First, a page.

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IRS is 58 cents per mile now. You cannot claim mileage deduction on your taxes unless you are self employed. You can ask your employer for more money or ask them to provide you a company owned vehicle and a gas card. You might also want to check with your insurance company about driving your personal car for work as they might require different coverage.
Unless it’s a government based position or contract, there is no “imposed” amount. The suggested rates are just that… suggested. Again unless it’s a government based scenario.
If they won’t bump your mileage up any, ask if they have a company vehicle for you to use for company purposes.
I would make sure whatever you are driving is as cheap as possible to drive. Like an 2012 toyota yaris or something like that because otherwise you may end up losing money driving around for them.
If your employer requires you to transport non employees in your own car, YOU are liable for any damage to the non employee, and most likely your existing insurance does not cover this situation. You are providing cabulance type service… you should insist on a company vehicle with the correct insurance coverage. An attorney would say your a patient care transporter… does your vehicle have all the required PPE on board, fire extinguishers, seat belts, first aid kit etc… unlikely… your being taken advantage of and this is generally an industry wide thing… just because others do it done not mean it is safe, prudent or legal… good luck…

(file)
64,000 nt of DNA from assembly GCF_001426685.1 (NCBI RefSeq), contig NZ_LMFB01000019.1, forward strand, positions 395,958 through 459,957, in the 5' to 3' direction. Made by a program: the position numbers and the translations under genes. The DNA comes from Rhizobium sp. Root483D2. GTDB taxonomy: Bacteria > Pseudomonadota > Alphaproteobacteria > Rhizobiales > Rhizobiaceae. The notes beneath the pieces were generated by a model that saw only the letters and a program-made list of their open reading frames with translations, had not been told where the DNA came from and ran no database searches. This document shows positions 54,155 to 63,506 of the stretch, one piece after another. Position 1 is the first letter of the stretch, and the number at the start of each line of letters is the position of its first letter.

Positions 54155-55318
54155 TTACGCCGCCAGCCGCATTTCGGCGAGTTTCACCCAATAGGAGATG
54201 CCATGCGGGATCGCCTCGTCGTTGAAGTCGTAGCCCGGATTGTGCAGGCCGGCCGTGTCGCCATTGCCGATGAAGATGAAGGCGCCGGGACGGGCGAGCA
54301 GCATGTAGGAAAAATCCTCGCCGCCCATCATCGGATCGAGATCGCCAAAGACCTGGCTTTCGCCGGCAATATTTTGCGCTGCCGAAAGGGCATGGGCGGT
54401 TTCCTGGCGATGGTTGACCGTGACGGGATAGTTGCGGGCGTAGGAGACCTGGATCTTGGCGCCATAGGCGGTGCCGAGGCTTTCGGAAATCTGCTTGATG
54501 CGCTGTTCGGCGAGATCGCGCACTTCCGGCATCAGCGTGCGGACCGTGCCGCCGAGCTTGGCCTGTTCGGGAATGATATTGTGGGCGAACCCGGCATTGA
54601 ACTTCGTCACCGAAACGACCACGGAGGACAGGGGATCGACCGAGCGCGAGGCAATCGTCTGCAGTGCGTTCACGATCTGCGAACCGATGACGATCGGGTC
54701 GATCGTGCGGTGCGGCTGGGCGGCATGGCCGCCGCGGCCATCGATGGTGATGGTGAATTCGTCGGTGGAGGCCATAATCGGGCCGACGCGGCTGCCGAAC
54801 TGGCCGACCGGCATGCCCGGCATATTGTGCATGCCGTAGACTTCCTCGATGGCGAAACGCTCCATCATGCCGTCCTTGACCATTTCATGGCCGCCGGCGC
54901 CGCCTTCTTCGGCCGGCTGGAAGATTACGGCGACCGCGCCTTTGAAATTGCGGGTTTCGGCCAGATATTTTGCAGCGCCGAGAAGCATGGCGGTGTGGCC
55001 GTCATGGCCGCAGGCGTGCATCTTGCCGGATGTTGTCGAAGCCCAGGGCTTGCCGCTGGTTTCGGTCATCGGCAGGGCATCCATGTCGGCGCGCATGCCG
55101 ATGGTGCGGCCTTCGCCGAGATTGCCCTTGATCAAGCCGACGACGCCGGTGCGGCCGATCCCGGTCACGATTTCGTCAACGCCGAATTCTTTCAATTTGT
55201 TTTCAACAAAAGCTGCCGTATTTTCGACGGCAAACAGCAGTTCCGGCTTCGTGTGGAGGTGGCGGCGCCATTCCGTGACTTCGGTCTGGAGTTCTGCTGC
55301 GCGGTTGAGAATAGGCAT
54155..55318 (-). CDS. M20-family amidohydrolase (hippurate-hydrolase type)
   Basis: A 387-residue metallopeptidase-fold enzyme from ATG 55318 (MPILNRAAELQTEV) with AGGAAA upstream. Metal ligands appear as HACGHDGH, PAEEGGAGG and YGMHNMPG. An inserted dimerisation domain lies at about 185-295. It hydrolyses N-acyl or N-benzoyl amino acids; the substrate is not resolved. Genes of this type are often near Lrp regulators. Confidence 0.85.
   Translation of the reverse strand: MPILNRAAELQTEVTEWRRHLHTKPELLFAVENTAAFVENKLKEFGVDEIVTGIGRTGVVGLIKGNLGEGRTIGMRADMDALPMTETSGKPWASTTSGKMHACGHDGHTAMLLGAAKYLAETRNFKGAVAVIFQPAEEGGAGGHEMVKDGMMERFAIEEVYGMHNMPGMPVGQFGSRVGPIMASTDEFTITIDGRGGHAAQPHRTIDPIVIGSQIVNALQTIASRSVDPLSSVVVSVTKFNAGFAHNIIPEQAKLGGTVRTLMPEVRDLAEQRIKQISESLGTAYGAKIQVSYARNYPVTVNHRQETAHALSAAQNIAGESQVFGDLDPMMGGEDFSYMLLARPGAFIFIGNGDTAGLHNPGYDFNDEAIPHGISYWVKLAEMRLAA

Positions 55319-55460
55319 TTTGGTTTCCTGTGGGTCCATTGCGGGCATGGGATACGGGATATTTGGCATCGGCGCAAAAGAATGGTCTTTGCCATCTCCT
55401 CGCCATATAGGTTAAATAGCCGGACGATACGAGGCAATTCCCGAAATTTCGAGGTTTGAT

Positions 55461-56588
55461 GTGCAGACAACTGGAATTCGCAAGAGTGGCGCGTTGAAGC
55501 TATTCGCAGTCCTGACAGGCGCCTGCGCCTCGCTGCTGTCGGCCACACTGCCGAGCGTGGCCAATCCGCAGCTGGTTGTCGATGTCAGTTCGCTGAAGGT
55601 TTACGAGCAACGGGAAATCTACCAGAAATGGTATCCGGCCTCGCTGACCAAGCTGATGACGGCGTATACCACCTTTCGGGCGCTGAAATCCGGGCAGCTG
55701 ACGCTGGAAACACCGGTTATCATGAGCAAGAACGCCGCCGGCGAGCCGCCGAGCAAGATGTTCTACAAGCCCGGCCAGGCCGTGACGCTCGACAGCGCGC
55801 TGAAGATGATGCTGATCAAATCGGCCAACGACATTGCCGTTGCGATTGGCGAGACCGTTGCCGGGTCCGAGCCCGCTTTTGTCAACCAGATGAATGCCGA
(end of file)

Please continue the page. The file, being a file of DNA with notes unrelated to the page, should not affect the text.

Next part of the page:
So basically you are a taxi/Uber driver for their clients. You should look into everything they recommend for driving Uber/Lyft. Such as insurance, mileage, and possibly limited liability. Also find out if you are supposed to be specially licensed to transport disabled/elderly/minor clients.